The iPhone SDK is so large, it's easy to miss things that other people think are obvious. Because of that, I'm going to post another tip that most people probably know already, but that some people might now.
If you create a PNG file of size 320x480 and call it "Default.png" (spelled exactly that way, making sure you have the first letter capitalized), you can then add that image to your Xcode project's Resources group and it will act sort of like a splash screen for our application - it will show that image until your application is fully loaded.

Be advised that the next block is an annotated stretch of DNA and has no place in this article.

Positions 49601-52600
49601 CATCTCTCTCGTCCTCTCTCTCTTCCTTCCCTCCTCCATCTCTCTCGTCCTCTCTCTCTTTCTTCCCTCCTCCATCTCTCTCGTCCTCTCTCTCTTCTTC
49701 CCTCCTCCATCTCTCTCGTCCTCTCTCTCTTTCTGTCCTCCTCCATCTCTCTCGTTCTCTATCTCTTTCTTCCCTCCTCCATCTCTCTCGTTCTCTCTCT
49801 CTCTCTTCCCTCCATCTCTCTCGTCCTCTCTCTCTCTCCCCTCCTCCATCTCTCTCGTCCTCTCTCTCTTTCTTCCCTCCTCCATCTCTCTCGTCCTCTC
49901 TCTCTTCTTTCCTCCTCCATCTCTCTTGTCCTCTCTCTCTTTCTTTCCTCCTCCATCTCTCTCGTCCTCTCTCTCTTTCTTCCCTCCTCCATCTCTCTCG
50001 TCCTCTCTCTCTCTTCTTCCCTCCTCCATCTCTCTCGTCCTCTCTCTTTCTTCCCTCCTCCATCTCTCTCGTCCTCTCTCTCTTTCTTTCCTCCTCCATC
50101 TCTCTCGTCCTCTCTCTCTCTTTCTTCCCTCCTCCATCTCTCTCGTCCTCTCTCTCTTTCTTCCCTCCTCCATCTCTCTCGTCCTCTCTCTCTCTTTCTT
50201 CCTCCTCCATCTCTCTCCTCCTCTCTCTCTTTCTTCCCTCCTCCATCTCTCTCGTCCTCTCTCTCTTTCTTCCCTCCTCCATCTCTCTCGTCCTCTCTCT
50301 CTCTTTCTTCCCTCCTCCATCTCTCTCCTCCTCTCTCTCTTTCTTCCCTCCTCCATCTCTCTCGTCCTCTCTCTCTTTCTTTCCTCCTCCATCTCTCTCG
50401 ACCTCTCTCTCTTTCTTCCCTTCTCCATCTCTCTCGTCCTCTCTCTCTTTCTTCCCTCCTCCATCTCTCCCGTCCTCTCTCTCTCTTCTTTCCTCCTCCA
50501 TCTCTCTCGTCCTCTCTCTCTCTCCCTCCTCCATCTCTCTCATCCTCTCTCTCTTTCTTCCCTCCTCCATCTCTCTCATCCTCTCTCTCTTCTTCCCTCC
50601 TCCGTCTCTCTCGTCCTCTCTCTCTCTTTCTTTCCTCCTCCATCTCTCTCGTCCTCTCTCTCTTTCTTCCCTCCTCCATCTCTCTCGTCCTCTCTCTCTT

Although I'm not a big fan of splash screens, it's a good idea if you've got a slow-loading application to let the user know everything is proceeding okay. If you've got a slow-loading application, and you don't know why, it may be because you have a lot of resources in your project. The iPhone seems to do some kind of check on application launch, and the more individual files you have in your application bundle, the longer it takes. The actual size of the files doesn't seem to matter, but the number of files definitely does. If you're in this situation, consider reducing the number of files in your bundle somehow. A fairly easy way to do that is to store all those files as blobs inside a single SQLite database. You can use a read-only database from your bundle without copying it to the Documents folder, but you must make sure not to write to it, because if you change anything in your application bundle, code signing for the application will stop working and the user will not be able to launch it again. You can use a separate SQLite database in your application's Documents folder for user data.